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 CNS Story:

SASH-PENTECOST (UPDATED) May-17-2005 (870 words) xxxn

People wearing rainbow sashes denied Communion in St. Paul, Chicago

By Agostino Bono
Catholic News Service

WASHINGTON (CNS) -- People wearing rainbow sashes to show support for gay and lesbian Catholics were denied Communion in the Archdioceses of Chicago and St. Paul-Minneapolis on Pentecost Sunday, which was May 15.

In the Los Angeles Archdiocese, meanwhile, members of the Rainbow Sash Movement decided not to wear their distinctive sashes at Masses because of the "warm welcome" they said gays and lesbians receive in the archdiocese.

In the St. Paul-Minneapolis Archdiocese, priests at the Cathedral of St. Paul refused to give Communion May 15 to about 150 people who were wearing rainbow sashes, but invited them to come forward for a blessing.

Several sash wearers removed their sashes and were given Communion; they included a man who also removed his shirt as he approached the priest and received the Eucharist shirtless.

The refusal was in keeping with a newly announced policy by Archbishop Harry J. Flynn of St. Paul-Minneapolis after consultation with Vatican officials. Previously, sash wearers were allowed to receive Communion in the archdiocese.

In Chicago, a policy against giving Communion to sash wearers has been in force for several years and those wearing the sash were again refused Communion May 15. But a nun and three lay people who received Communion at Holy Name Cathedral said that they shared pieces of their consecrated hosts with sash wearers.

For several years the national Rainbow Sash Movement has asked its members to attend Masses on Pentecost Sunday, wearing their multicolored sashes to indicate that "we are gay, lesbian and Catholic" and to illustrate their desire for dialogue with church officials on gay and lesbian issues.

The wearing of the sash has been increasingly interpreted by bishops as a sign of protest against church teachings on homosexuality.

The church teaches that homosexual acts are immoral and that the homosexual inclination is "objectively disordered." It also teaches that homosexuals must be accepted with love and respect and that they should not be discriminated against.

The decision not to wear sashes at Masses in the Cathedral of Our Lady of the Angeles in Los Angeles came after the Rainbow Sash officials received an e-mail from Tod Tamberg, director of media relations for the archdiocese.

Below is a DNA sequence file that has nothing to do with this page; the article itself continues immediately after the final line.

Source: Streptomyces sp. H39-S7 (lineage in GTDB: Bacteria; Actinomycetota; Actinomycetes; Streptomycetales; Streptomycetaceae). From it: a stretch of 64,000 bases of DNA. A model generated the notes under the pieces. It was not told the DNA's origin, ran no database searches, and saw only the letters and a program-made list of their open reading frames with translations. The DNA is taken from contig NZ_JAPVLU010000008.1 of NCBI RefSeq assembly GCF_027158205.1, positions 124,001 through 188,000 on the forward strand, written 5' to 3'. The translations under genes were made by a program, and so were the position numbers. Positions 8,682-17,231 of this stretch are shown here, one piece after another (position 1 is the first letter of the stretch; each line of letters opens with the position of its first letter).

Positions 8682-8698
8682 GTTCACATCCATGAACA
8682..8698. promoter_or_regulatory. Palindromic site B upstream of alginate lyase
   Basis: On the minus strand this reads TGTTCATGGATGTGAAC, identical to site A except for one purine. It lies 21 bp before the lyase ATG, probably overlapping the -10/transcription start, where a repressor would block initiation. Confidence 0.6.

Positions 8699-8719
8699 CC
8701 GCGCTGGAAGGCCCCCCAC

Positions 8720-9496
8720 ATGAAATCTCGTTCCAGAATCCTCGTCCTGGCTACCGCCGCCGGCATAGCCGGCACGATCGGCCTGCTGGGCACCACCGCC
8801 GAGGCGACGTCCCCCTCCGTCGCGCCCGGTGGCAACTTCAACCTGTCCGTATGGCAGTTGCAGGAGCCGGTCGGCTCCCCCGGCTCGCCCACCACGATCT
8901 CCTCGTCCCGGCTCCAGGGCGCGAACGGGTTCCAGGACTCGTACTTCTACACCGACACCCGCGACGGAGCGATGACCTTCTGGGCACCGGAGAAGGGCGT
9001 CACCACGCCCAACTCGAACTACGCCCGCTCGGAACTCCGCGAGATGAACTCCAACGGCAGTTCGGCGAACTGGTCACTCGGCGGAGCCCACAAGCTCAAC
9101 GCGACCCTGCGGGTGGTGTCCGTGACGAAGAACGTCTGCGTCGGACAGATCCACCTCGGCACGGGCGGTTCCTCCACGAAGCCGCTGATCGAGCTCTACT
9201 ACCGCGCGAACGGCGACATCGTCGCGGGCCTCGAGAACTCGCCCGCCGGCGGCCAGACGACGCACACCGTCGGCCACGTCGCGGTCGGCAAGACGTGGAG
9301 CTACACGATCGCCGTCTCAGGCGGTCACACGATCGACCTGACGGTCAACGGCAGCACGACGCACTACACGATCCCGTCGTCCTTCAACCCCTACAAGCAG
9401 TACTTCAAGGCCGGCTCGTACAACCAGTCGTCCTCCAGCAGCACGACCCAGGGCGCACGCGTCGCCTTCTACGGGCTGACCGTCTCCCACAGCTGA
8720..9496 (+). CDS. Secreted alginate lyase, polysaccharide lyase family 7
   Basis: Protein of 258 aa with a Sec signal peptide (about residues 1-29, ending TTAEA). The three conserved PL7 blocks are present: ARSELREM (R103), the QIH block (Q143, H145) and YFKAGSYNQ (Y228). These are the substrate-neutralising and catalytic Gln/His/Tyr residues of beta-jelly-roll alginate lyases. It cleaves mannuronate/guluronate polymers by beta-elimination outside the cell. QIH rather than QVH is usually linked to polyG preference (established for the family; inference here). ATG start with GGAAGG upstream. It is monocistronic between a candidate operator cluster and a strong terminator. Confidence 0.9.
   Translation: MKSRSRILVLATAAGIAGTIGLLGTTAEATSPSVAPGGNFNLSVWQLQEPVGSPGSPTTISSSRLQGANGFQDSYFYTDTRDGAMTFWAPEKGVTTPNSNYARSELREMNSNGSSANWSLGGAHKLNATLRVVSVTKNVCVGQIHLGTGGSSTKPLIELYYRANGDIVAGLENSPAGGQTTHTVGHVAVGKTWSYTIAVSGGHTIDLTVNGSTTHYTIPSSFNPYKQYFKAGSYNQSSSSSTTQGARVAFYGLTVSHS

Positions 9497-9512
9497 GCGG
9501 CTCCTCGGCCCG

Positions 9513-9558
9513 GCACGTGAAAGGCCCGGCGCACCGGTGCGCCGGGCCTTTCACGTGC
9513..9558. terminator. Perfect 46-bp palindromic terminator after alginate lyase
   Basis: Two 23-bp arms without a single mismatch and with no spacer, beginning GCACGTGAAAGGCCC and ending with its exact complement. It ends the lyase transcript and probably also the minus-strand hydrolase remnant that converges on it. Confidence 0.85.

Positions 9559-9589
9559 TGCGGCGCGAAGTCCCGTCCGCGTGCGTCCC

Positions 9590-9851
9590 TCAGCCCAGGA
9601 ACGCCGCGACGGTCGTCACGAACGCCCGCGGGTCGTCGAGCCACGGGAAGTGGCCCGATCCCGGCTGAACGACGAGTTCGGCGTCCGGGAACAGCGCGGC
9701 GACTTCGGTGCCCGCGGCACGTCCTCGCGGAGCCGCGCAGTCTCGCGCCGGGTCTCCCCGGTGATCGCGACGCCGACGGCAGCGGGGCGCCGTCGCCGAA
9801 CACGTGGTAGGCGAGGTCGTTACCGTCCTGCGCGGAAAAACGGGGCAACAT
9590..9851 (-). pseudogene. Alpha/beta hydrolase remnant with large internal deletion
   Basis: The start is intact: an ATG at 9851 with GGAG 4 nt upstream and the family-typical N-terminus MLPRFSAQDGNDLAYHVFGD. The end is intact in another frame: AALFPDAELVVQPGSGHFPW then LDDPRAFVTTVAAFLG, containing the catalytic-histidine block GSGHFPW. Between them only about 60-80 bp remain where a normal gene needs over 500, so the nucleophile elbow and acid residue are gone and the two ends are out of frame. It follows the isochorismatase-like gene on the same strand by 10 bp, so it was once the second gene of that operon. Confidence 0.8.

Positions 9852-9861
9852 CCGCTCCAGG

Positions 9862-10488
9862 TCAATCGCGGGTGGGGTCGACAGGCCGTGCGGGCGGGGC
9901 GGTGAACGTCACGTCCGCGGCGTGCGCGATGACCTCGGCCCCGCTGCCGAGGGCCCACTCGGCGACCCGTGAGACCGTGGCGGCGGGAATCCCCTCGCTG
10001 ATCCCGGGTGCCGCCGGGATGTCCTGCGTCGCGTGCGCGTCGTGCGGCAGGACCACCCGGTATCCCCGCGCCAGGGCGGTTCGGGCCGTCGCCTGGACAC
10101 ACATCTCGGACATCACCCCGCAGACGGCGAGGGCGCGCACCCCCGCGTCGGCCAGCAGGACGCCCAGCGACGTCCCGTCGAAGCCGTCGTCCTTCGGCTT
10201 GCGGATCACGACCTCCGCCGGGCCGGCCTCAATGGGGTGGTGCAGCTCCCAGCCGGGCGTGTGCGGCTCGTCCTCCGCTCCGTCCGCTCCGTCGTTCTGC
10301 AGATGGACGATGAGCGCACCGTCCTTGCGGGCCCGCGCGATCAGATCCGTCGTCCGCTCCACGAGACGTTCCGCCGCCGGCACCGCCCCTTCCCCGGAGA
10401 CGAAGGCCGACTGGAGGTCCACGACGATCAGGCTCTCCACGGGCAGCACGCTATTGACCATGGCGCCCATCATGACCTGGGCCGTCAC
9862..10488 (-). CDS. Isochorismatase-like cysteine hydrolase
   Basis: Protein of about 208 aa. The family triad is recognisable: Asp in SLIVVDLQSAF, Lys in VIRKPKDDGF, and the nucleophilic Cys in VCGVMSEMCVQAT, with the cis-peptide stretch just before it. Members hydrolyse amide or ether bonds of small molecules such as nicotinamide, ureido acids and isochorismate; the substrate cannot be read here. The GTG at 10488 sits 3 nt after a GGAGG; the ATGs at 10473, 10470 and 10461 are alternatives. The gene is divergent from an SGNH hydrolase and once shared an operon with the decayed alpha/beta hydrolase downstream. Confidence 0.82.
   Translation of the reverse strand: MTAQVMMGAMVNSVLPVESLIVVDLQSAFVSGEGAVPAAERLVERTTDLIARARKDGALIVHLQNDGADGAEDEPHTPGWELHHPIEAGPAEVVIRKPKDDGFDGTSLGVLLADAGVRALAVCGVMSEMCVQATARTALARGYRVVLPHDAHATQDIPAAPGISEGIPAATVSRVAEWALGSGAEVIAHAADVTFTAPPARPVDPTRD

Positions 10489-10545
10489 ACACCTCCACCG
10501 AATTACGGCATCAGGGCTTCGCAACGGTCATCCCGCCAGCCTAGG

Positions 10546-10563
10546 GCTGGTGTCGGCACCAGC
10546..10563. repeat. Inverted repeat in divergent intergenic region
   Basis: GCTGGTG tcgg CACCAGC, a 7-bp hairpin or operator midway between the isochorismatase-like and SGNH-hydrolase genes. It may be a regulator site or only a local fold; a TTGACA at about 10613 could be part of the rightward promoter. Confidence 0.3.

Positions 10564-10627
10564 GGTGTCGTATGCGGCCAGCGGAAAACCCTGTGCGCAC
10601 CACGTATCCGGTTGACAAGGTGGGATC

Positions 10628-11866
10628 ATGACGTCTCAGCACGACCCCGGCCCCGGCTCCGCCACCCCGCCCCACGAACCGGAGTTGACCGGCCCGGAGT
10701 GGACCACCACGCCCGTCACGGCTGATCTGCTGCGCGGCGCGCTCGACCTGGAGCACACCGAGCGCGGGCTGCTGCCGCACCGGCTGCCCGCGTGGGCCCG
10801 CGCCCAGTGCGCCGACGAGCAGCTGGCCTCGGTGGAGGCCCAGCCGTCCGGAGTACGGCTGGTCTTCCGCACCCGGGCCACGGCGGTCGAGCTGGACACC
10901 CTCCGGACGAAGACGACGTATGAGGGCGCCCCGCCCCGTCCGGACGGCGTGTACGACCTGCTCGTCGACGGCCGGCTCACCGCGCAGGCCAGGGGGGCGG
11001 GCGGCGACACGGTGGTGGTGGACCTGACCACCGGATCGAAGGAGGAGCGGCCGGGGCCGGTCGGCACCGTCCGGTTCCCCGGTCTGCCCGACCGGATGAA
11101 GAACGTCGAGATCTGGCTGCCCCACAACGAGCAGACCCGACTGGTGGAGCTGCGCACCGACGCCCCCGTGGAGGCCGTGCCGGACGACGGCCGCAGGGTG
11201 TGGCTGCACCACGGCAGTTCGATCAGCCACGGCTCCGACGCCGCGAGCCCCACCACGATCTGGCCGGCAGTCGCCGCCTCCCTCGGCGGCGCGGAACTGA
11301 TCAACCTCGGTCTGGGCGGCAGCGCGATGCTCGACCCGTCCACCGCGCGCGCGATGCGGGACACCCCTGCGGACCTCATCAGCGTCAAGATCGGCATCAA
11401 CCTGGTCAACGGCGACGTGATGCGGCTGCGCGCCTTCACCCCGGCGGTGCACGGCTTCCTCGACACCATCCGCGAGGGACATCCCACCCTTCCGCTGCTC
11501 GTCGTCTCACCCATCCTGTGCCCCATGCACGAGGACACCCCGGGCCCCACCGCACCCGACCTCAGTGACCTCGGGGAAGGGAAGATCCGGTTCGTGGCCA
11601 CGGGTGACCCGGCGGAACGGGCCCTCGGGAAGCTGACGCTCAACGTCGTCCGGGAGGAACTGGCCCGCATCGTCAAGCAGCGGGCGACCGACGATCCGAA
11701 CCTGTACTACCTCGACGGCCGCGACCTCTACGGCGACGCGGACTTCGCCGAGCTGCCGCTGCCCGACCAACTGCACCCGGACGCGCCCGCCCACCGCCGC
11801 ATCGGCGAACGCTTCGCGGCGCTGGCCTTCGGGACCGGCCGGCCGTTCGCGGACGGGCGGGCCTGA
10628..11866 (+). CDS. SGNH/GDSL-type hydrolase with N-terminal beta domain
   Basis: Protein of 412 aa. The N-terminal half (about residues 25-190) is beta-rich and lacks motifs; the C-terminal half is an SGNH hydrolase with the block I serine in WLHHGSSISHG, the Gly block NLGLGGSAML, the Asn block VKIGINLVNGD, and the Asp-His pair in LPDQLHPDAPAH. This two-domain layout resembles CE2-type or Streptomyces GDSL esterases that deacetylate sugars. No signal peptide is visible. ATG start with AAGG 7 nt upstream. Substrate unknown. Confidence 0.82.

The May 13 e-mail said that Rainbow Sash members "will be most welcome to attend any of our Masses" on Pentecost Sunday.

Los Angeles Cardinal Roger M. Mahony "has consistently spoken to the faithful in Los Angeles about being respectful and inclusive of our Catholic brothers and sisters who are gay and lesbian," said Tamberg's e-mail.

Tamberg told Catholic News Service May 16 that he attended all the Masses at the cathedral and saw no one wearing a sash.

Archbishop Flynn, in a May 2 letter to Brian McNeil of the Rainbow Sash Alliance USA in Minneapolis, announced his new policy of refusing Communion to sash wearers.

"The Vatican has communicated to me that it does indeed consider the wearing of the rainbow sash during reception of Communion to be unacceptable, a directive that I believe all bishops will adhere to," said the archbishop's letter.

"It has become apparent to me that the wearing of the sash is more and more perceived as a protest against church teaching," said Archbishop Flynn.

Sash wearers in St. Paul sang "We Shall Overcome" before and after the Pentecost Mass and said their action was not a protest.

Before the Lord's Prayer, Father Michael Skluzacek, cathedral rector, asked people wearing the sash to remove them as a sign of unity before approaching for Communion.

"If not, you are welcome to come forward for a blessing," said Father Skluzacek.

Victoria Welle received Communion although she was wearing a rainbow-colored ribbon. She began breaking up the host and distributed the pieces to sash wearers around her.

"I'm a eucharistic minister, and I felt it was appropriate to offer the body of Christ" to others, she said.

In Chicago, a statement by Dominican Sister Donna Quinn, director of the National Coalition of American Nuns, and Rick Garcia, director of an Illinois gay rights organization, said that they and Joseph and Barbara Parot of Parents and Friends of Lesbians and Gays shared their Communion hosts with sash wearers.

Garcia told CNS that four people who wore sashes were given a blessing but were denied Communion. Garcia added that he and Sister Quinn and the Parots then went to the pew where the four sash wearers were sitting and broke their consecrated hosts in half to share with them.

"It is a scandal that the body of Christ would be denied to a baptized Catholic who approached the altar simply because of what he or she was wearing," said Sister Quinn.

Father Dan Mayall, cathedral pastor, said that the people who reportedly shared their hosts with sash wearers apparently did not do so publicly.

Chicago Cardinal Francis E. George has said that his policy draws a distinction between homosexuality and a protest against church teachings. Sash wearers are refused Communion not because they are homosexuals but because they are openly protesting what the church teaches, the cardinal has said.

- - -

Contributing to this story was Emilie Lemmons in St. Paul and Tom Sheridan in Chicago.


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